If you are in school, and don’t plan on a career in research, think about getting a degree in chemical engineering if you have the aptitude.  I am a chemist but I learned that by far a BS in chemical engineering has a much more of a chance at landing good jobs than a MS in chemistry especially when it comes to promotions and management jobs.   I always thought that there must be a “secret society of engineers.”
If you want to be a researcher or professor, your PhD is a necessity unless, you teach in a community college.  But, the PhD is only a start.  You have to prove yourself to keep any job especial one that pays the premiums for a PhD!!!  You have 30 - 40 years to do so.
I also had a liking for organic chemistry and was good at it.  But 95 percent of all jobs for chemists are analytical.  Unless your find an entry level chemist job in an up starting business, you will most likely be an assistant to an experienced PhD.
If you want a job you must be willing to pursue anything you can get.  You are the master of your fate!
Another thing - If your want a job you have to be willing to move anywhere in the country.   You have a much greater chance going to a prospective employer and knocking on the door to introduce yourself.  I hear so many people today that all they do is submit applications.  You have to do something "out of the ordinary."  I was a shy guy when I graduated from school, but I once knocked on the office door of a congressional senator just to be able to ask if I could use him as a reference for a job.
A couple of places to find jobs:  Oil and Chemical industries.  Try Wyoming and Colorado:  State governments (overlooked)  -  the Federal government - The EPA and environmental jobs.  There are many industrial plants that have labs in all states.

#### sschoe2

• Regular Member
• Posts: 21
• Mole Snacks: +3/-3
##### Re: Chemistry: terrible profession that ruined my life
« Reply #110 on: January 23, 2014, 04:43:29 PM »
Indeed analytical is where the jobs are. There is a good reason. It is low paying, dead end and at many places insanely boring so most chemists can not stand more than a few years of it. Unfortunately industry has decided that analytical chemist = technician = the same pay that HS or AS level lab personnel used to get a decade or two ago. Most companies with an analytical lab staff it with perma-temps and after the agency gets their cut you will be left with ~15 per hour. Like I said earlier, less money than a fast food manager. Also a lot of the compendia like the much maligned USP locks you into analytical methods that are poorly designed, decades out of date with respect to current methods and technology, with unrealistic pass/fail criteria that will drive you insane. I also get the idea that the business and HR people that set salaries have the idea that analytical chemistry consists of pouring whatever the sample is directly into a GC, HPLC, or ICP and waiting for the instrument to spit a result out which may be part of the explanation why it pays so lousy, they figure it takes the same amount of skill as operating the cash register at McDonalds. Things have changed since 1968. Employees are not just hired into entry level roles and trained because they are smart and have potential. Most companies have absolutely minimal if any training programs. They will post a job with a laundry list of extrely specific experience requirement that are often beyond absurd and leave the job open for years rather than compromise on it. The hiring process is very one dimmensional. Workers are seen as one sized creascent wrenches capable of doing one task identical to what is in their work history. Finally yes their are no guaranteed jobs with any degree but try to pick a degree with better prospects than15 an hour temp jobs and high unemployment especially a degree that takes this much inteligence and work. There are a lot of degrees out there that would not guarnatee a decent job but would have a much higher probability of one for a smart hard working individual than chemistry.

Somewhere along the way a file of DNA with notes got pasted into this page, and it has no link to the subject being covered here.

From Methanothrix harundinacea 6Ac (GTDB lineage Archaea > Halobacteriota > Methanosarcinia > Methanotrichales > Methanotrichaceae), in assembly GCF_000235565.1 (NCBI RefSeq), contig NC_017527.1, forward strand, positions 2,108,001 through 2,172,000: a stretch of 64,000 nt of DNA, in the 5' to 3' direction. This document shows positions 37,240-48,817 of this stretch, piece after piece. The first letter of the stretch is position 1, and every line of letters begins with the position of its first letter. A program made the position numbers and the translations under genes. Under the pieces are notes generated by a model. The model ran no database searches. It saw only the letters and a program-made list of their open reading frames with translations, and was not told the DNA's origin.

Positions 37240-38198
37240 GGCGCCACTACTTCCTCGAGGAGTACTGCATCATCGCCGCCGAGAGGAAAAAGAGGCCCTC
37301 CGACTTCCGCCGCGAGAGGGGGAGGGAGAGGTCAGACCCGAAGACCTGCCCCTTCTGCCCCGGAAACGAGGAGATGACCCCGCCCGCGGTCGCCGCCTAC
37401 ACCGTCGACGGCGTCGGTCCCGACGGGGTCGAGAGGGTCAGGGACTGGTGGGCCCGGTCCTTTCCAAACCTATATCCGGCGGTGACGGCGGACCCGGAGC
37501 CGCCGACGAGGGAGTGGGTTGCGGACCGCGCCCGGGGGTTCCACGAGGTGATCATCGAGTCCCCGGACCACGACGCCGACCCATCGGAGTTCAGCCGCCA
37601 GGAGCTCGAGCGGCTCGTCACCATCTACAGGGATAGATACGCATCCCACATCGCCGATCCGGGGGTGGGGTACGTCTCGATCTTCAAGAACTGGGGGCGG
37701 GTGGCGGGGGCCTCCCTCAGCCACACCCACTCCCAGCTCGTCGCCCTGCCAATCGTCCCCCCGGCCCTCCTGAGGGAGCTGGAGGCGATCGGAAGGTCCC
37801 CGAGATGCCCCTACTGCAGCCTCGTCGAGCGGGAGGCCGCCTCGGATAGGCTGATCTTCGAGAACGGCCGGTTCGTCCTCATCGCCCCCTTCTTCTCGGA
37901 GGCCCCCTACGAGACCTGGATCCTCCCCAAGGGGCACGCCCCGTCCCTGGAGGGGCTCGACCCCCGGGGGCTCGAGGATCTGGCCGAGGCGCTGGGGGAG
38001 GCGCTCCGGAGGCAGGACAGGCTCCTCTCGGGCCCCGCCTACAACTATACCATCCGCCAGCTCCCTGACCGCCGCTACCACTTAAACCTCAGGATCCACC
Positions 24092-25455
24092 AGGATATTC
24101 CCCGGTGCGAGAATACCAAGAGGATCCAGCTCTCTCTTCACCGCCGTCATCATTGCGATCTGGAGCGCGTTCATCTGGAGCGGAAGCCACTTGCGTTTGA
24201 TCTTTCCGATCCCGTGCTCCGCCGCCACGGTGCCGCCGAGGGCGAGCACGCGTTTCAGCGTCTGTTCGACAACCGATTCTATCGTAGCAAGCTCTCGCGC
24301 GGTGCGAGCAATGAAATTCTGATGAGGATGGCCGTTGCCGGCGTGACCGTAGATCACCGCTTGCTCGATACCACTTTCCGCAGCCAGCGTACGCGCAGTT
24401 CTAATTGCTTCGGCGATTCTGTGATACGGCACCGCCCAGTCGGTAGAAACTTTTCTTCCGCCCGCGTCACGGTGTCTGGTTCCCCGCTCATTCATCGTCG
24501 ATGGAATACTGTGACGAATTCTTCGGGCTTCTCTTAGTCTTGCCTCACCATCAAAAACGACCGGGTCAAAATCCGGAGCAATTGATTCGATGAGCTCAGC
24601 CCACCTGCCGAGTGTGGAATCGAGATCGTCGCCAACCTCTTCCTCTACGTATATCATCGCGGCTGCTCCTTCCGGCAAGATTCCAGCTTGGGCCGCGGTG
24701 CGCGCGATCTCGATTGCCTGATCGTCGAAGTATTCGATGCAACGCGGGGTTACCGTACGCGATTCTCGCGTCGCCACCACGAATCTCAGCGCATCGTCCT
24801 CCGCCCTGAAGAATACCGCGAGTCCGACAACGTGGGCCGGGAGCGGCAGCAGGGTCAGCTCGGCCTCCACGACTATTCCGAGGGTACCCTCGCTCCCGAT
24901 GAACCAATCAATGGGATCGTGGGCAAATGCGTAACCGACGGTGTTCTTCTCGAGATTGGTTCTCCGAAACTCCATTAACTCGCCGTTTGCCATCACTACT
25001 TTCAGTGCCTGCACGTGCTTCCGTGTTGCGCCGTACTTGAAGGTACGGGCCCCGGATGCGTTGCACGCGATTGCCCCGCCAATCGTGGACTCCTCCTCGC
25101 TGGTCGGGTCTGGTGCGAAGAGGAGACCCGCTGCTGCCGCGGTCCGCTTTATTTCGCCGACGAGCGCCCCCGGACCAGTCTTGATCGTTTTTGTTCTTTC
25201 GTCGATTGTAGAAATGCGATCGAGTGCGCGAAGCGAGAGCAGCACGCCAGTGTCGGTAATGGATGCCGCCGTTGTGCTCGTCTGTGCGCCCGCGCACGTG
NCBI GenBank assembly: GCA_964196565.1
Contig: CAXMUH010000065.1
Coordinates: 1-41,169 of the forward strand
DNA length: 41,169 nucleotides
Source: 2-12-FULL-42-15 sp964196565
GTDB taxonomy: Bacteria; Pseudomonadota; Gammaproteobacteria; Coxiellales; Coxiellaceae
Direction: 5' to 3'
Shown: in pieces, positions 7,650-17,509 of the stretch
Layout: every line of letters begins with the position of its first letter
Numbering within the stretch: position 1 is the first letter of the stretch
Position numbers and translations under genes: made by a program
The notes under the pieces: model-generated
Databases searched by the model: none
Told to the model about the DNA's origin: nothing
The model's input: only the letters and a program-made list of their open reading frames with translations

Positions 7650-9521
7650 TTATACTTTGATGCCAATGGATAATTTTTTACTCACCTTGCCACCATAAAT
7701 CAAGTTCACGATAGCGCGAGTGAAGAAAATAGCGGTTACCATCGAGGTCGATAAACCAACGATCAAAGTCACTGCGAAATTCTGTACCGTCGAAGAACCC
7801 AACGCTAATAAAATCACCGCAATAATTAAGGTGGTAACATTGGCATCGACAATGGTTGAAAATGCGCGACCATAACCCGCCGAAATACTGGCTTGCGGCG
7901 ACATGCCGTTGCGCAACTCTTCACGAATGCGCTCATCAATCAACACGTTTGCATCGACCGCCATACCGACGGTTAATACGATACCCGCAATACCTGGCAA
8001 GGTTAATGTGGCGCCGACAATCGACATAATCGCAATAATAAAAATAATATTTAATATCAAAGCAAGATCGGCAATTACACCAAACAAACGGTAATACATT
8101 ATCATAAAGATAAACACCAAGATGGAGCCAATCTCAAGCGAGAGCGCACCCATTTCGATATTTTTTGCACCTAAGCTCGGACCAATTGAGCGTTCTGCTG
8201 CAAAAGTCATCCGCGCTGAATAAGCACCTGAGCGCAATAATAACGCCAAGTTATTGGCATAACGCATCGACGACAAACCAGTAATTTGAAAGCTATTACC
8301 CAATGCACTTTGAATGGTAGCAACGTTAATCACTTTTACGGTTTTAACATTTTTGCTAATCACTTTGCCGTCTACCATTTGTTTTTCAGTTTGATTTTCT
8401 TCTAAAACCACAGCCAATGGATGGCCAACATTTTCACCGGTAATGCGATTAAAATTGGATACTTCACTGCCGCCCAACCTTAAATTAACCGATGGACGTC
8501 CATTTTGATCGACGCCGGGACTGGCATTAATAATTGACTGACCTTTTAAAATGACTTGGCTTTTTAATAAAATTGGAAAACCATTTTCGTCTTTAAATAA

#### Benzene Martini

• Regular Member
• Posts: 9
• Mole Snacks: +2/-2
##### Re: Chemistry: terrible profession that ruined my life
« Reply #111 on: March 21, 2014, 08:22:21 PM »

I also get the idea that the business and HR people that set salaries have the idea that analytical chemistry consists of pouring whatever the sample is directly into a GC, HPLC, or ICP and waiting for the instrument to spit a result out which may be part of the explanation why it pays so lousy, they figure it takes the same amount of skill as operating the cash register at McDonalds.

Chemists have to smarten up.

The main thing I have learned about the chemical industry is that R&D is a cost center. Research costs money and does not always offer a return on investment. This is why many research jobs are outsourced. Twenty years ago, it would have been preposterous to suggest that R&D be outsourced to India or China. Nowadays, it is common practice.

Many companies and governments give lip service to STEM fields. But the only STEM fields that matter anymore are technology or engineering. Chemists, biologists, physicists, and many other science majors do not count. Don't even get me started on what a BS in Math will do for you.